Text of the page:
Cadwalader halted after a few paces and grasped a low hanging branch of an oak.  Its bark dug into his fingers from the force of his grip, and he gazed the huddle of huts across the meadow.  He drew in a long, slow breath as a couple of inhabitants shuffled among the structures.

His memories of the family he used to have were so distant and murky, more like recalling snatches of a fleeting dream.  Malach encouraged him to cherish all the images and sensations of them he could recall.  That wasn’t always easy when those reflections ended with screams and fire and death.

That encouragement was one example of charity exhibited by an otherwise aloof being.  There were others, such as how Cadwalader’s impudence was never corrected with blows and berating such as those he’d witnessed from some fathers.

Nor did Malach ever use the language Cadwalader just hurled at him.  He knew those words only because he’d learned them from the men.

His steward admitted to being a creature of darkness, but there was no doubt about Malach’s struggle to comprehend the light.  If the pooka had an ulterior motive, it wasn’t to blame Llyr or anybody else for the young man’s death.  He always tried to guide Cadwalader … even though those efforts were often infuriating.

With another deep breath, Cadwalader released the branch and strode back to the boulder where the pooka continued stroking the blade with the tattered cloth.  There probably wasn’t a speck of dirt or blood left on that sword.

“I … apologize.”  He clasped his hands together as he stood before Malach.  “I should not have called you that.”

“That is not the worst name I have been called.”

“I was angry because … you know Llyr thought he could help.”

“Indeed.”  Malach’s attention remained on the weapon.  “But why would he want to help when the village’s men were already there to defend?”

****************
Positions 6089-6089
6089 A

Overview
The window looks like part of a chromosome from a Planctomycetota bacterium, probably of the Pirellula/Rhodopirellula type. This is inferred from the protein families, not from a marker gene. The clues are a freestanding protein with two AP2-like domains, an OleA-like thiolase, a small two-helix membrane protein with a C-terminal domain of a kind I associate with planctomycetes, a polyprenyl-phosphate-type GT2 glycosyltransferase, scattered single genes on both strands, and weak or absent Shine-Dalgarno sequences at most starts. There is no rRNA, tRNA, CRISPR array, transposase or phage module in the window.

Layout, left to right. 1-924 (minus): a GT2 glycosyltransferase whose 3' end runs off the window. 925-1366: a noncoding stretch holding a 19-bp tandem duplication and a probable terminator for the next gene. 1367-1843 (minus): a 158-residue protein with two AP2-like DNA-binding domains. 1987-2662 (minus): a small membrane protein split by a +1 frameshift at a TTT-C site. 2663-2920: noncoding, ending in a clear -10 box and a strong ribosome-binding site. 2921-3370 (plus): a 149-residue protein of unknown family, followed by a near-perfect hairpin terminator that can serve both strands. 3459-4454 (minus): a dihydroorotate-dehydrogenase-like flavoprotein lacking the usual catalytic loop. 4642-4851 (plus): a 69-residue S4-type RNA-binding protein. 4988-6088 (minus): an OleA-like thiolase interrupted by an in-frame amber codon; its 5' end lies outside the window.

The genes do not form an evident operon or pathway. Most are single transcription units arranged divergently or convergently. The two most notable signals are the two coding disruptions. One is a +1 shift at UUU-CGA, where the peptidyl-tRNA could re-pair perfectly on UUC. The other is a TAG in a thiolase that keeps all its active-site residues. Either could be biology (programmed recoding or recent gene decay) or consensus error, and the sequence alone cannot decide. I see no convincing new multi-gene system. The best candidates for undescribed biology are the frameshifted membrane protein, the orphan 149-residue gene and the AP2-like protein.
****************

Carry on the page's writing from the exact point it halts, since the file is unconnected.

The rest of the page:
There was no use repeating himself, so he dug deeper for an explanation beyond the obvious.  “He … believed one more person added to our strength.”

“Was he correct?”

Was he?  Cadwalader’s gaze cast out again toward the trampled and bloodied meadow.  The women’s choral mourning trembled through a breeze light enough to mimic the dying’s final breath.  The shadow in the east eagerly followed on the heels of the retreating sun.

“We won the battle.”  The words fell flat as they tumbled from his lips.  “But we could have won … without his loss.”

“And yet you also joined the battle.”

His attention locked on Malach again.  “You taught me to fight.”

“I also taught you to hide.  But when the attack began, you took up the sword.”  His companion sat up as he returned Cadwalader’s gaze.  “Why?”

He stared at Malach’s beard.  “I will never stand back when the welfare of others is at stake.”

“That is what your friend believed.”  He glanced away to set the rag down and picked up the scabbard balanced beside him.  “That is why you were friends.  There was much you shared.  And that is why I share in your grief.”

Cadwalader’s blood pounded in his ears.  “Did you ever consider rendering your aid to him instead of me?”

Malach sheathed the sword.  “You are the one the Other hunts.”

The Other?  That statement rattled in his mind before dropping into his stomach where it lay like a stone.  “What?”

His companion looked up again.  “He does not trail you like a wolf pursuing a hare, but he knows that I, too, roam these lands.  And he has learned I harbor a youth.  You do not threaten him in the present, but if he ever found you, he would destroy you to protect his future.”

This sudden turn in the conversation sent prickles from his chest and through his arms to the tips of his fingers.  Malach always avoided the Other, but Cadwalader thought it was because the two pookas would clash over a major disagreement.

“Why do you tell me this now?”

“Because one day you will have to face the Other, and if you hope to survive, you will need allies.  Honor the memory of your friend, for he was a worthy ally.  But never allow his loss to haunt you, because his will not be the last.”

So this was his ulterior motive.  Did he believe the impact of this revelation would be softened by the despair that already resided within Cadwalader?  He swallowed hard.

“Was this your scheme all along?”

“Scheme?”  Malach regarded the scabbard as though contemplating if he should oil it.  “When I plucked you from that razed village, I was unsure why I even rescued you.  My kind believes we exist to goad humanity into destroying itself.  It should be easy.  The desires your hearts conceive are evil all the time.  But you survive because of a promise.”